Signed by President John Adams May 7, 1800. On March 20, 1800, a bill was introduced in the House of Representatives providing for the division of the Northwest Territory into two separate governments. The bill’s supporters urged that the existing situation was too unwieldy for good government, that the growth of population justified the change, and that popular sentiment made it highly desirable. The passage of this act left the present state of Ohio, approximately half of Michigan and the “gore” in southeastern Indiana in the Northwest Territory and constituted the remainder of the original Northwest Territory as Indiana Territory.

“Treaty at Vincennes Aug 7, 1803 between William Henry Harrison, Governor of Indiana Territory and Superintendent of Indian Affairs, and Chiefs and Warriors of the Eel River, Wyandot, Piankashaw Kaskaskia and Kikapo nations”

Indian Affairs: Laws and Treaties

Oklahoma State University Library
Go to Document


“Land Act of 1804”

Ohio History Central Online Encyclopedia

Ohio Historical Society
U.S. CongressGo to Document

The United States Congress passed the Land Act of 1804 to create terms for the sale of federal lands in Ohio. This act replaced the Harrison Land Act of 1800, which applied to federal land in the Northwest Territory.

Great Lakes Region History: Documents & Collections

“Treaty with the Wyandots, Delawares, Shawnees, Senecas, and Miamis” (Transcript) 1814

Ohio History Central Online Encyclopedia

Ohio Historical Society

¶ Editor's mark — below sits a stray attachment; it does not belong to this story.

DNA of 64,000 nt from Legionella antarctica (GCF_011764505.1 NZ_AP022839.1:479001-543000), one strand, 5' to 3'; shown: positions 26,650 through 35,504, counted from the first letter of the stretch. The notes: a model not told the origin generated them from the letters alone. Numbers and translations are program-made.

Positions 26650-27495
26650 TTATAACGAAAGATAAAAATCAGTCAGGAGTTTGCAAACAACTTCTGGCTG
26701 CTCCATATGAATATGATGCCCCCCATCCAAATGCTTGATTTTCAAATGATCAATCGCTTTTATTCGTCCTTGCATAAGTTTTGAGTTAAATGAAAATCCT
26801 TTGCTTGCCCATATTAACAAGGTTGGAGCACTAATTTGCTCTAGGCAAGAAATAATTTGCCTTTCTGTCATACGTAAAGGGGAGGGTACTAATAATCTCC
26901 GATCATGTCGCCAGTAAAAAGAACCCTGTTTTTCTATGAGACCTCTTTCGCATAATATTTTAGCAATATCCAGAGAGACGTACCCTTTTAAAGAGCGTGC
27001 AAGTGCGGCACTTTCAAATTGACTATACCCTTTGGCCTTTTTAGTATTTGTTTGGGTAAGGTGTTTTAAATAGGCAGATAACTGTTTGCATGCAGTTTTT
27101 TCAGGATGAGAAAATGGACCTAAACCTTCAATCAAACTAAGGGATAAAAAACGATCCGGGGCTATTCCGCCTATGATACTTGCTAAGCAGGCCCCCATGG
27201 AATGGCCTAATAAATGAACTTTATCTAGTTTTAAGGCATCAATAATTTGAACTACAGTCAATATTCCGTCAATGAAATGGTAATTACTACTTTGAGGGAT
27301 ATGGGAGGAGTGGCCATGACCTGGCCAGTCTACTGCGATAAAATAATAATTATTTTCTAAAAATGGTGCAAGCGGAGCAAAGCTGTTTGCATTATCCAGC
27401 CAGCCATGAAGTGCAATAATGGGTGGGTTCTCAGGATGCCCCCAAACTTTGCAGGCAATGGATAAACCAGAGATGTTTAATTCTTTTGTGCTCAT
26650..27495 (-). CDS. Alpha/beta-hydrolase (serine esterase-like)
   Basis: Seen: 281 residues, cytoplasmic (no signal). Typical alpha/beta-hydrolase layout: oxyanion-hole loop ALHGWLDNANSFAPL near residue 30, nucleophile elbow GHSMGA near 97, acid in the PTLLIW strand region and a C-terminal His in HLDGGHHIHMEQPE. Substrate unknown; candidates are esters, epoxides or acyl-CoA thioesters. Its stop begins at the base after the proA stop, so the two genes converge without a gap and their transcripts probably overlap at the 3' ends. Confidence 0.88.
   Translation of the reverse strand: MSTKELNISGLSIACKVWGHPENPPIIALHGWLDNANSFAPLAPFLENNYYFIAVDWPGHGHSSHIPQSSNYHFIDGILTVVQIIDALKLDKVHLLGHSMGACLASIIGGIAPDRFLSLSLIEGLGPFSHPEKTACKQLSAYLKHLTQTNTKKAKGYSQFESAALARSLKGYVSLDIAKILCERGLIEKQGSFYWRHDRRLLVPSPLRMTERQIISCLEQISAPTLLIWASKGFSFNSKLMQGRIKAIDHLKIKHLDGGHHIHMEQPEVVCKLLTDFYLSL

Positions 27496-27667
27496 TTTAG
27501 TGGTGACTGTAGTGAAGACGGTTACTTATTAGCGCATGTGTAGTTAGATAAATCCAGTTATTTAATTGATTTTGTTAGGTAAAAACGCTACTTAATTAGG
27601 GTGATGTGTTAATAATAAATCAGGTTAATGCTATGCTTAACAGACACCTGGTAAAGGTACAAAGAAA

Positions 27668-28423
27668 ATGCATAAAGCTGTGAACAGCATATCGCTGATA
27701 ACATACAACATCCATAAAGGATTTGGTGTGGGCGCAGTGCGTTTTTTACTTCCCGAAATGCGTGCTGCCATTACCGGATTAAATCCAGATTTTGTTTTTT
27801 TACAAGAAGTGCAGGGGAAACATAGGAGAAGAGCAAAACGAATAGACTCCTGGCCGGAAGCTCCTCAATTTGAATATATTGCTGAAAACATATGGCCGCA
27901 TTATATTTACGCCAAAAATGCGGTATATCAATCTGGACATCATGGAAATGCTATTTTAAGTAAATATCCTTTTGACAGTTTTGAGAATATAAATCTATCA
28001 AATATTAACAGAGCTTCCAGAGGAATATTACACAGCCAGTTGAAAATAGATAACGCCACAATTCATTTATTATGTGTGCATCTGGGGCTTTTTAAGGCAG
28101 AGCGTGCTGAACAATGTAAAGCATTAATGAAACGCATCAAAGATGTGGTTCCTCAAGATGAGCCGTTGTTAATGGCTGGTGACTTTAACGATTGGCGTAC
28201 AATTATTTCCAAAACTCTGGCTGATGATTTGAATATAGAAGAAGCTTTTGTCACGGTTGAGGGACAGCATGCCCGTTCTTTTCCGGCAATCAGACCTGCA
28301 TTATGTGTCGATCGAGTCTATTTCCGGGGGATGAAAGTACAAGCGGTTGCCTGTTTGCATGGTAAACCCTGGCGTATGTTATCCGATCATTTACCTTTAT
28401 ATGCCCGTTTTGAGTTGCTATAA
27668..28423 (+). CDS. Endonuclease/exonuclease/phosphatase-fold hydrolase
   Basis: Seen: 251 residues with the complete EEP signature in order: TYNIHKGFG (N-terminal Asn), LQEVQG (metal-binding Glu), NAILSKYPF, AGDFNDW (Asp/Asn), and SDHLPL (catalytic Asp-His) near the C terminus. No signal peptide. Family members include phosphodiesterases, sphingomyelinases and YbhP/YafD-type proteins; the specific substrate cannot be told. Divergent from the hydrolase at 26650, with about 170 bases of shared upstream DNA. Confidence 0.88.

Go to Document


“Treaty with the Senecas, Shawnees and Wyandots” 1831 (Transcript)

Ohio History Central Online Encyclopedia

Ohio Historical Society
Go to Document






Collections

83 Digitized Portraits of American Indians

Indianapolis: Indiana Historical Society
Manuscript and Visual Collections Go to Collection


Great Lakes Region History: Documents & Collections

American Journeys: Eyewitness Accounts of Early American Exploration and Settlement: A Digital Library and Learning Center

Madison: Wisconsin Historical Society
Go to Collection

American Journeys contains more than 18,000 pages of eyewitness accounts of North American exploration, from the sagas of Vikings in Canada in AD1000 to the diaries of mountain men in the Rockies 800 years later.
Read the words of explorers, Indians, missionaries, traders and settlers as they lived through the founding moments of American history. View, search, print, or download more than 150 rare books, original manuscripts, and classic travel narratives from the library and archives of the Wisconsin Historical Society.